The Hasty Pudding Club, the oldest college club in the nation, currently faces severe financial difficulties--owing over $150,000 in back taxes, mortgates, and delinquent payments--and may lose its clubhouse if at least some of the taxes on the building are not paid soon.
The Pudding currently owes a total of about $1000 in personal property taxes and $13,273 in real estate taxes for fiscal years 1978-79 and 1979-80, David O'Connor, attorney in the City of Cambridge's delinquent tax unit, said yesterday. An additional $16,165 for real estate is due and payable by May 1.
"We have been in some communication with the club and (have) for a while deferred tax taking," O'Connor said. But he added. "We will not do it much longer. If the club does not pay everything within a few months, we will file a lien against the property."
If the city took this action, the Pudding would have six months to make full payment on the taxes before Cambridge could foreclose. An article in the club's original declaration of trust stipulates that if the Pudding ever leaves its location the building will revert to Harvard, so the University would have the option of paying the taxes and taking over the building.
Otherwise "we would simply sell it at public auction," O'Connor said, adding "It'd be sad--it's such an historic institution--but we have to preserve our own interests in case there are other creditors clamoring for payment."
Robert A. Emmons '52, president of the Pudding's graduate board, said yesterday he sent a letter to alumni asking for contributions to help pay the taxes, and added that the believes the club will be able to hold on to the building. "We have about 10,000 alumni and they've always been very generous in the past," he said.
The Pudding's inability to pay its taxes is only one aspect of far greater financial difficulties threatening the club. Emmons estimated yesterday that the Pudding operates with an annual deficit of $50,000-60,000 if the income drawn from alumni support and the Hasty Pudding's annual show is discounted.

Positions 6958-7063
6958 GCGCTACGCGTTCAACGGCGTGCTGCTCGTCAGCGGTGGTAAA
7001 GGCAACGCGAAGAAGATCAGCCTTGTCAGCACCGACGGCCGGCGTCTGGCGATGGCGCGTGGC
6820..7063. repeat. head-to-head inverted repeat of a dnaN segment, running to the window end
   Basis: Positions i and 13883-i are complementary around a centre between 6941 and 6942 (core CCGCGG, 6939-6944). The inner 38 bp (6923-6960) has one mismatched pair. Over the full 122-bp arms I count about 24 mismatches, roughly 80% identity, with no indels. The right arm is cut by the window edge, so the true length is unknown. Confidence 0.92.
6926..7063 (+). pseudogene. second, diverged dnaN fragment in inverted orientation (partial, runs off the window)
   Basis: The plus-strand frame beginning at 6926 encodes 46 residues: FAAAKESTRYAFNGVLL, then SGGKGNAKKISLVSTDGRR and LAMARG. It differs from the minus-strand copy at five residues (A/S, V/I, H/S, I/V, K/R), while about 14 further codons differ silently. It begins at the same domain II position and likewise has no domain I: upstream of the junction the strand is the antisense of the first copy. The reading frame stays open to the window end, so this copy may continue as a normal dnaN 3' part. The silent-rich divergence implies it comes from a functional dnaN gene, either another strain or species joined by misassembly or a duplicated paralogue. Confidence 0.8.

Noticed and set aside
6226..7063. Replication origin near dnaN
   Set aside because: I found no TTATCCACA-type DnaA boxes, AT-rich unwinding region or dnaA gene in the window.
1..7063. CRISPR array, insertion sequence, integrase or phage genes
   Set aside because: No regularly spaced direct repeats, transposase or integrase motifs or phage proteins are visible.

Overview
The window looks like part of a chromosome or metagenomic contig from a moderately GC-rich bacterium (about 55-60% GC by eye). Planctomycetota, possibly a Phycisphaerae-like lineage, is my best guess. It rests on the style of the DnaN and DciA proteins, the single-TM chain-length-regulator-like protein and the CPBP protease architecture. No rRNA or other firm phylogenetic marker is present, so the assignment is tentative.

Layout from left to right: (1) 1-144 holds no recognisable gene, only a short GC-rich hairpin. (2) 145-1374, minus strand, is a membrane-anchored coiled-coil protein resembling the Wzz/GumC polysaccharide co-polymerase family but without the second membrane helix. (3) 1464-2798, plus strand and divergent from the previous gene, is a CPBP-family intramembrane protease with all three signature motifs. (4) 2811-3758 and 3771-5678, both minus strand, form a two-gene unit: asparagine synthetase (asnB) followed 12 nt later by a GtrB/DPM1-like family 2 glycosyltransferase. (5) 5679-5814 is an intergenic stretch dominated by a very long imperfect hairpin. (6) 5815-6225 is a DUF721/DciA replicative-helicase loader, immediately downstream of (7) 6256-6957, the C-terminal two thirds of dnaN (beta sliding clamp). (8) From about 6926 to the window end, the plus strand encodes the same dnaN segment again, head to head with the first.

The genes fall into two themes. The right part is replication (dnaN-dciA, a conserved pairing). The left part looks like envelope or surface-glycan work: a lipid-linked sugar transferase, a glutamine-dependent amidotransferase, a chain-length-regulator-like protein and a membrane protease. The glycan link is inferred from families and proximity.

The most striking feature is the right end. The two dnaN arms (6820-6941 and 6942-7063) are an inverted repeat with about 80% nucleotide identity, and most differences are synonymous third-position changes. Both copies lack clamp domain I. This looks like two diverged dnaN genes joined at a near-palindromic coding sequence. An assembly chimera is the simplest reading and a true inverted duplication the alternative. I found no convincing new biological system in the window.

"At one time the graduates were able to pull out their checkbooks and make it up on the spot," Robert A. Humphreville '80, the club's office manager, said yesterday. "Now, with tax advantages not quite as attractive as they used to be and money not quite as available, the graduates can't make up the difference," he added.
In order to make ends meet, the club has taken out mortgages on its building totalling about $125,000, Emmons said yesterday. In addition, the Pudding has let other debts slide.
As of the end of February the club owed Harvard nearly $25,000 for steam heating, telephone costs, and work done by Buildings and Grounds and the Alumni Records Office, a spokesman in the Office for Accounts Receiveable, said yesterday. Of this total debt. $21,000 was over 150 days delinquent.
"An account that size is very, very, very unusual," the spokesman said, adding, "The average balance for an account here is $50-75. You could count on one hand the number of organizations with deficits that large."
The spokesman, who asked not to be identified, said the office has not acted on the account because of a "hands-off" policy dictated by Archie C. Epps III, dean of students, "Dean Epps has told us not to do anything with any Harvard student organization," he added.
Epps said Wednesday he is aware of the Pudding's debts and has "worked out a schedule with the club to help turn things around." He added that the organization made a payment last month, retiring 25 per cent of its debts to the University.
"In this situation, because of what the Pudding is, there is double duty to meet the debts to the University and to save the organization," Epps said.
Although Harvard may allow the club to postpone its payments, the Pudding has had problems in other quarters. In the past, when the club's budget ran into the red, the organization increased its mortgages on the clubhouse. But a year ago the banks told the club that it would have to start making ends meet, Emmons said.
The Pudding has already taken steps in this direction. On March 19 the club closed its dining room, eliminating a services which has lost money steadily.
Pudding officials are planning a capital fund drive and organizing a series of parties and "Grog and Grill" nights to help raise revenue. They are also considering a number of other long-term solutions.
One proposal, supported by Emmons, is to once again merge the social and theatrical portions' of the Pudding, giving those involved with the production of the show greater control of the club, while including some of the building's operating costs in the shows' budget.
A second solution, which Emmons said is already being discussed with the University is to allow. The American Repertory Theater to use the building during part of the year.
Although these solutions will not get the club out of its immediate financial difficulties, Pudding officers do not think the club will go under. As Humphreville said, "How can a place that started in 1770, a place that many alumni associate with Harvard--how can a place like that fold under the shadow of the (Capital fund drive) campaign?